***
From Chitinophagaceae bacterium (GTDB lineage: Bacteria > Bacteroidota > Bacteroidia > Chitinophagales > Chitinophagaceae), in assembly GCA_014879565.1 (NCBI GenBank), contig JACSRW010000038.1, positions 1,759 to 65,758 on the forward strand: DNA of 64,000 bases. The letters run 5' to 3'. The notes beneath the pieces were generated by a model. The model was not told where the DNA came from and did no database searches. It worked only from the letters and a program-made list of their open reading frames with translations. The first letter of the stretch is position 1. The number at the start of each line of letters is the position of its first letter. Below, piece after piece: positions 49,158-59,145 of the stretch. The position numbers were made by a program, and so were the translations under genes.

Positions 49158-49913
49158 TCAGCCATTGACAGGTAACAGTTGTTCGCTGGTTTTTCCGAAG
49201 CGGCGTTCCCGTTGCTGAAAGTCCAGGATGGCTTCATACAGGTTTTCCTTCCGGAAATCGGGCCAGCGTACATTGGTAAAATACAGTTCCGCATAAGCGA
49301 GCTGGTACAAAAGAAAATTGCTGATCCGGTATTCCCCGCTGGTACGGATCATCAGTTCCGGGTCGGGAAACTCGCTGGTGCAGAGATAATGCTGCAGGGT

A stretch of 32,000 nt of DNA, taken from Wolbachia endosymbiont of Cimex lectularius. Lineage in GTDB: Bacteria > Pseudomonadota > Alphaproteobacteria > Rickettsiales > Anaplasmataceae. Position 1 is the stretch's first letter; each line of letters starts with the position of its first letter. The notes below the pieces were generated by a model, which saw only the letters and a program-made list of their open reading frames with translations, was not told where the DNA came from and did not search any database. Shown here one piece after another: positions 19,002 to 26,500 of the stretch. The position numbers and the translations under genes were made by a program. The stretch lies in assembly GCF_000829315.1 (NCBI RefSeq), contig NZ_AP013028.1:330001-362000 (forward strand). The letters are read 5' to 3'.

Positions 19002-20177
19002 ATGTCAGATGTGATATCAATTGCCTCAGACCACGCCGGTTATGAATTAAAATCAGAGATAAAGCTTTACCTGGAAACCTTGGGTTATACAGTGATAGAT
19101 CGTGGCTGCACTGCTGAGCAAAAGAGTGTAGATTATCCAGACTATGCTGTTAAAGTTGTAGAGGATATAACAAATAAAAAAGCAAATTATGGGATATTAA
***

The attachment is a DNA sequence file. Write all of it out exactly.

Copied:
From Chitinophagaceae bacterium (GTDB lineage: Bacteria > Bacteroidota > Bacteroidia > Chitinophagales > Chitinophagaceae), in assembly GCA_014879565.1 (NCBI GenBank), contig JACSRW010000038.1, positions 1,759 to 65,758 on the forward strand: DNA of 64,000 bases. The letters run 5' to 3'. The notes beneath the pieces were generated by a model. The model was not told where the DNA came from and did no database searches. It worked only from the letters and a program-made list of their open reading frames with translations. The first letter of the stretch is position 1. The number at the start of each line of letters is the position of its first letter. Below, piece after piece: positions 49,158-59,145 of the stretch. The position numbers were made by a program, and so were the translations under genes.

Positions 49158-49913
49158 TCAGCCATTGACAGGTAACAGTTGTTCGCTGGTTTTTCCGAAG
49201 CGGCGTTCCCGTTGCTGAAAGTCCAGGATGGCTTCATACAGGTTTTCCTTCCGGAAATCGGGCCAGCGTACATTGGTAAAATACAGTTCCGCATAAGCGA
49301 GCTGGTACAAAAGAAAATTGCTGATCCGGTATTCCCCGCTGGTACGGATCATCAGTTCCGGGTCGGGAAACTCGCTGGTGCAGAGATAATGCTGCAGGGT

A stretch of 32,000 nt of DNA, taken from Wolbachia endosymbiont of Cimex lectularius. Lineage in GTDB: Bacteria > Pseudomonadota > Alphaproteobacteria > Rickettsiales > Anaplasmataceae. Position 1 is the stretch's first letter; each line of letters starts with the position of its first letter. The notes below the pieces were generated by a model, which saw only the letters and a program-made list of their open reading frames with translations, was not told where the DNA came from and did not search any database. Shown here one piece after another: positions 19,002 to 26,500 of the stretch. The position numbers and the translations under genes were made by a program. The stretch lies in assembly GCF_000829315.1 (NCBI RefSeq), contig NZ_AP013028.1:330001-362000 (forward strand). The letters are read 5' to 3'.

Positions 19002-20177
19002 ATGTCAGATGTGATATCAATTGCCTCAGACCACGCCGGTTATGAATTAAAATCAGAGATAAAGCTTTACCTGGAAACCTTGGGTTATACAGTGATAGAT
19101 CGTGGCTGCACTGCTGAGCAAAAGAGTGTAGATTATCCAGACTATGCTGTTAAAGTTGTAGAGGATATAACAAATAAAAAAGCAAATTATGGGATATTAA